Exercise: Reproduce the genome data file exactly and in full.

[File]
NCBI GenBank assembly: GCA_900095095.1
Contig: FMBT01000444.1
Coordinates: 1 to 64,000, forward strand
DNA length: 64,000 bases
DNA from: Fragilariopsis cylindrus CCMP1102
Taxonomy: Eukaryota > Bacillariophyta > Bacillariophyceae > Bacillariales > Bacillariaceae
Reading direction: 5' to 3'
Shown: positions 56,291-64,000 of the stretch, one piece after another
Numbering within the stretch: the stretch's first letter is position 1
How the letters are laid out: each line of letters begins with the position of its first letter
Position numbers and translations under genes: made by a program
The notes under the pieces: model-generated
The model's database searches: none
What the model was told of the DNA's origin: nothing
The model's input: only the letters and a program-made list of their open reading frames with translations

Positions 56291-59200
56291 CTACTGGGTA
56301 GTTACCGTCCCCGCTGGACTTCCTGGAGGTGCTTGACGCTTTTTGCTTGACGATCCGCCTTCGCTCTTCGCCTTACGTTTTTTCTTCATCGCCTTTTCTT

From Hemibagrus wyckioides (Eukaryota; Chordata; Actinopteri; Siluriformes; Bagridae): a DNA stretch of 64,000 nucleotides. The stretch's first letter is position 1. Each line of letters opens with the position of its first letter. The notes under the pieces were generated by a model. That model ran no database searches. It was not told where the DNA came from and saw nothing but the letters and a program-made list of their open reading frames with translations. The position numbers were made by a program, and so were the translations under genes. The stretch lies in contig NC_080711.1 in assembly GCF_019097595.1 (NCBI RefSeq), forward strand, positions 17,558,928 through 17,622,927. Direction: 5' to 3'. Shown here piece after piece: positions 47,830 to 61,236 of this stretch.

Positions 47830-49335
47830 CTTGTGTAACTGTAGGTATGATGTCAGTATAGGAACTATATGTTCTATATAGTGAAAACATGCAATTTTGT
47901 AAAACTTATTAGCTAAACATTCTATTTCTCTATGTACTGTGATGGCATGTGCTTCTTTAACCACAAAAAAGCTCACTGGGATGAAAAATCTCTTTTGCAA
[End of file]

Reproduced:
NCBI GenBank assembly: GCA_900095095.1
Contig: FMBT01000444.1
Coordinates: 1 to 64,000, forward strand
DNA length: 64,000 bases
DNA from: Fragilariopsis cylindrus CCMP1102
Taxonomy: Eukaryota > Bacillariophyta > Bacillariophyceae > Bacillariales > Bacillariaceae
Reading direction: 5' to 3'
Shown: positions 56,291-64,000 of the stretch, one piece after another
Numbering within the stretch: the stretch's first letter is position 1
How the letters are laid out: each line of letters begins with the position of its first letter
Position numbers and translations under genes: made by a program
The notes under the pieces: model-generated
The model's database searches: none
What the model was told of the DNA's origin: nothing
The model's input: only the letters and a program-made list of their open reading frames with translations

Positions 56291-59200
56291 CTACTGGGTA
56301 GTTACCGTCCCCGCTGGACTTCCTGGAGGTGCTTGACGCTTTTTGCTTGACGATCCGCCTTCGCTCTTCGCCTTACGTTTTTTCTTCATCGCCTTTTCTT

From Hemibagrus wyckioides (Eukaryota; Chordata; Actinopteri; Siluriformes; Bagridae): a DNA stretch of 64,000 nucleotides. The stretch's first letter is position 1. Each line of letters opens with the position of its first letter. The notes under the pieces were generated by a model. That model ran no database searches. It was not told where the DNA came from and saw nothing but the letters and a program-made list of their open reading frames with translations. The position numbers were made by a program, and so were the translations under genes. The stretch lies in contig NC_080711.1 in assembly GCF_019097595.1 (NCBI RefSeq), forward strand, positions 17,558,928 through 17,622,927. Direction: 5' to 3'. Shown here piece after piece: positions 47,830 to 61,236 of this stretch.

Positions 47830-49335
47830 CTTGTGTAACTGTAGGTATGATGTCAGTATAGGAACTATATGTTCTATATAGTGAAAACATGCAATTTTGT
47901 AAAACTTATTAGCTAAACATTCTATTTCTCTATGTACTGTGATGGCATGTGCTTCTTTAACCACAAAAAAGCTCACTGGGATGAAAAATCTCTTTTGCAA